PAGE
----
Dr. Seuss’ How the Grinch Stole Christmas

  • Co-Produced and Directed by Ron Howard
  • November 8, 2000 (Los Angeles) / November 17, 2000 (US)

The Grinch, living on the outskirts of Whoville, plans on ruining Christmas for the town’s citizens.

My issue with the adaptions of How the Grinch Stole Christmas beyond the Karloff adaption is that with all the padding they lose the point of the story. In the original story the Whos understood Christmas. They liked the bells and whistles but in the end they just got it. Here they seem to have missed the point completely. The Whos focus on commercialism and getting gifts and discounts and one upping their neighbors with decorations.

Most of my issues with this film come from the need to pad the original story out in order to justify a feature-length presentation. With all the extras they begin to muddle the point and the heart of the story. It moves away from How the Grinch Stole Christmas and closer to a reboot of How the Grinch Stole Christmas and by reboot I mean a story that is connected in broad strokes that takes many of the names and some of the elements and slaps it onto a story that is barely related.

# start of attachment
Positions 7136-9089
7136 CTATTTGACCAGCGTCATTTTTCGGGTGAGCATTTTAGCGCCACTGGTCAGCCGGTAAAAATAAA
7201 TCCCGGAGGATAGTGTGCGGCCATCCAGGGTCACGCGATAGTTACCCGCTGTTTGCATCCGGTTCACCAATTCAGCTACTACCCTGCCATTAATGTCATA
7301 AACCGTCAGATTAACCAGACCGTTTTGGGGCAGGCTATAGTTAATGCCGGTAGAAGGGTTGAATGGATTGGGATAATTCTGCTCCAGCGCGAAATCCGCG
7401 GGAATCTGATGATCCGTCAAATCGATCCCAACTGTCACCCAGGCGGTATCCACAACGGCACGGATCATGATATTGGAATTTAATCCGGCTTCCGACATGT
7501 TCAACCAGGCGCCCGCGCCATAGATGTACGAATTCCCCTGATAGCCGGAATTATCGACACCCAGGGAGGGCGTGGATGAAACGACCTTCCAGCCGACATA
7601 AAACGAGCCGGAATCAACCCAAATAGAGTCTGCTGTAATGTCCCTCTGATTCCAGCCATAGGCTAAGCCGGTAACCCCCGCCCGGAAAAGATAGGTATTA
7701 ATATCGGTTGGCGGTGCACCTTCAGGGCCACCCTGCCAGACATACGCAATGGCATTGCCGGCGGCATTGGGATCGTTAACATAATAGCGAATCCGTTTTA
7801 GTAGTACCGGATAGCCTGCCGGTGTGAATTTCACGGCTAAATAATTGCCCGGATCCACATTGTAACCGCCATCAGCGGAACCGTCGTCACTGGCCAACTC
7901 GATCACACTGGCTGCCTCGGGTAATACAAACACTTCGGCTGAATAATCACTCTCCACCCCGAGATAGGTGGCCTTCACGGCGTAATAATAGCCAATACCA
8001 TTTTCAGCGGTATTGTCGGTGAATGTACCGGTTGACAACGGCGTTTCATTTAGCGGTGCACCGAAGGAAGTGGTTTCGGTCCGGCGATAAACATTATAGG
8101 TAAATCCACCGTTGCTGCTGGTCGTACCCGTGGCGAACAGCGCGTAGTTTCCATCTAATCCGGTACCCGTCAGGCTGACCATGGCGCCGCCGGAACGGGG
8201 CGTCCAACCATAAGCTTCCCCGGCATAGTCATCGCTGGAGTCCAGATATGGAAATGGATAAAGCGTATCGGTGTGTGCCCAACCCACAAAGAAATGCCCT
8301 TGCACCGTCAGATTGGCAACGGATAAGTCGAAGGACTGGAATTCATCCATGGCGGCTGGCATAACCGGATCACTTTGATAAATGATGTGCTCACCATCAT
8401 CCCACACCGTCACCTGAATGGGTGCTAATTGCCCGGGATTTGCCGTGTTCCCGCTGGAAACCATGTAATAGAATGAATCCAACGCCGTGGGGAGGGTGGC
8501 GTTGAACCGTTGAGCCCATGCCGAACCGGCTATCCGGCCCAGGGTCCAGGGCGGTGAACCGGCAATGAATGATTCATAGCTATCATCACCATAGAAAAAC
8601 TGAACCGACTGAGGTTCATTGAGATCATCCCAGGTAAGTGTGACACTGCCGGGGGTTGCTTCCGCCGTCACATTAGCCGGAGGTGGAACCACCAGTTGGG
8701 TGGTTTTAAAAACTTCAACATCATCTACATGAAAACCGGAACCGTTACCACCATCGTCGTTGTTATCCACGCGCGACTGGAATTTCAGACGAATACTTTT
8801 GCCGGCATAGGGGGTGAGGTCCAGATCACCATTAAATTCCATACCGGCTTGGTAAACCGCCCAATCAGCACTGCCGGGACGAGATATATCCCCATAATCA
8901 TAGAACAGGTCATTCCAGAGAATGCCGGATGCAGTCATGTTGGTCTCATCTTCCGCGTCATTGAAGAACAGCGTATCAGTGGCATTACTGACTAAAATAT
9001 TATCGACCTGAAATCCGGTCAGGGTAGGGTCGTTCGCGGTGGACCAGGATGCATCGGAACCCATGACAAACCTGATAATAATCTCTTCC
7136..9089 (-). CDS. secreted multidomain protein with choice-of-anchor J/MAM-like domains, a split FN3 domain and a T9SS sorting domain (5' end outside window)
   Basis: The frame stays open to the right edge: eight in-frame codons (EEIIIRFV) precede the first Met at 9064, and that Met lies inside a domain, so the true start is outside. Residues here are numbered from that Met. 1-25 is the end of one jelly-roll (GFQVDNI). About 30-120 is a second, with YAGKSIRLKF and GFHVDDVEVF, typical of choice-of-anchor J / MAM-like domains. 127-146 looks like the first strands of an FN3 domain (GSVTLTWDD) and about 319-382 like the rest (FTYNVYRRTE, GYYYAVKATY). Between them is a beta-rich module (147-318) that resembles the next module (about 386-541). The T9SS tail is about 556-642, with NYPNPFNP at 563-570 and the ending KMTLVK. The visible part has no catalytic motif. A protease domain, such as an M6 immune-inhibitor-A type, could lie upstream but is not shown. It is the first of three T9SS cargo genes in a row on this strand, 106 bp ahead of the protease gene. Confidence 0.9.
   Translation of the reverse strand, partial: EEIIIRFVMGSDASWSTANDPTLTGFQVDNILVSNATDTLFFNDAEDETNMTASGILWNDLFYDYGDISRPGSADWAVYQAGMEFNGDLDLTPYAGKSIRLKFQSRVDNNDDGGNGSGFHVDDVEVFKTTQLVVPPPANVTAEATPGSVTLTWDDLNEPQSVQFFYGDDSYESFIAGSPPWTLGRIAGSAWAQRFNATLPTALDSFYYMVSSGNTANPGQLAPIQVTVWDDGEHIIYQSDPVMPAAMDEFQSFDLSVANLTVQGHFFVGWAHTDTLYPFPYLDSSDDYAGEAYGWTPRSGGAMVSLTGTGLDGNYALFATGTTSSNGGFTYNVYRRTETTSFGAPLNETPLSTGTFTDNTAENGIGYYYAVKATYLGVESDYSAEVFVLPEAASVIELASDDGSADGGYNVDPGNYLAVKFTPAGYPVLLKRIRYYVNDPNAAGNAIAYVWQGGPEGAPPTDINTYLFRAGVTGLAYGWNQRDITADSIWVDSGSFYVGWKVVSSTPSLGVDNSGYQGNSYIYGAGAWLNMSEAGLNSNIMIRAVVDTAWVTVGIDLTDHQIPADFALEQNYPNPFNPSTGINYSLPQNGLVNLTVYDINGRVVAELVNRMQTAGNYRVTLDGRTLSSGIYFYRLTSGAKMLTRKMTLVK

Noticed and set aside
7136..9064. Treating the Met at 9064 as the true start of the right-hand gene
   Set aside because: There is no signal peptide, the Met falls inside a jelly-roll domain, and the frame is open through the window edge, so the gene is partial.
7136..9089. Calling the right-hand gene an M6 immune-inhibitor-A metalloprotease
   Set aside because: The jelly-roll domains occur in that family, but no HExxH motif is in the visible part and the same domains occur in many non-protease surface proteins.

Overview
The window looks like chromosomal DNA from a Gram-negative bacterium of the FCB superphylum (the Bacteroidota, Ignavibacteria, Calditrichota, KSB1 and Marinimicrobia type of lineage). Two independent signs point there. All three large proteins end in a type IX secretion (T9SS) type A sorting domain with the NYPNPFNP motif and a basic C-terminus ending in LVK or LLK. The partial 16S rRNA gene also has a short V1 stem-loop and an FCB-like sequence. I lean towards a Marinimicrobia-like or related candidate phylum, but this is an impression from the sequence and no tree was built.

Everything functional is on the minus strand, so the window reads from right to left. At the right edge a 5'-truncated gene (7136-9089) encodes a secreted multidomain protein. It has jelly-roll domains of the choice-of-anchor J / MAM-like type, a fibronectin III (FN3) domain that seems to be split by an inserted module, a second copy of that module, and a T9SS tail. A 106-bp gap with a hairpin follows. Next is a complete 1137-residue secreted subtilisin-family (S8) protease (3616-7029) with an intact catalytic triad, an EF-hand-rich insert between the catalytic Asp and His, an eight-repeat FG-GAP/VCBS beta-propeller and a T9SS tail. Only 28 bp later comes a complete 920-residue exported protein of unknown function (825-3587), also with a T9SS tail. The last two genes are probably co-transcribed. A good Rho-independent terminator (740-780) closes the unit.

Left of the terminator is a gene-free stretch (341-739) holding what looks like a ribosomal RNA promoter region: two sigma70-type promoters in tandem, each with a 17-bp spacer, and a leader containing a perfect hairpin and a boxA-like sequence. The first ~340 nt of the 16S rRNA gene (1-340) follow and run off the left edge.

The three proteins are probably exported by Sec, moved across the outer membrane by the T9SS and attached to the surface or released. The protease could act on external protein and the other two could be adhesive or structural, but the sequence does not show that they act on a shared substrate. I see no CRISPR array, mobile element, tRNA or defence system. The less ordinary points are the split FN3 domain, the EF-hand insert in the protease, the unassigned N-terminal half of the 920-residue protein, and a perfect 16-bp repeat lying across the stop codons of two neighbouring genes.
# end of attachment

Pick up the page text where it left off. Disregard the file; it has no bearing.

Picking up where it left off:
The Whos are genuine jerks in this movie. Truth be told I feel they kind of deserve whatever The Grinch (Jim Carrey) does to them in this movie. Here The Grinch was not grinchy because of his head not being screwed on quite right or his shoes being too small but rather because he was being treated like a jerk by those people. The Grinch’s attitude towards Christmas and the Whos is justified.

In the original story (and I’m talking the book at most) the reason for his disposition was that he just didn’t get it. Something in his experiences caused him to not get Christmas but here because of how he was treated by the Whos and their obsession over Christmas he hates Christmas. His hatred of his neighbors is projected onto the holiday. Adding a reason is unnecessary. Allowing the mind of the viewer to come up with why makes the story more personal and thus more impactful.

Originally in part The Grinch’s change of heart came from the purity of spirit of Cindy Lou Who (Taylor Momsen here) who was not more than two (but here she is around six). In other words, they never met until that night but here she is an annoying neighbor that just won’t seem to go away.

I know there are people who love this film, but I am not one of them. It’s not terrible but it’s not great either. It’s merely okay when it comes to the story. Visually it is very engaging and perfectly captures the look and feel of a Dr. Seuss book. And that is what helped me get through to the closing credits.

Dr. Seuss’ How the Grinch Stole Christmas is an adequate film adaption of a classic Dr. Seuss story. Visually it gets things right but from a narrative perspective it deviates far too greatly to the point that it removes the message originally presented. I can see its appeal but it’s not something I would recommend if you’re a fan of the book or the Boris Karloff special.

Published by warrenwatchedamovie

Just a movie lover trying spread the love.

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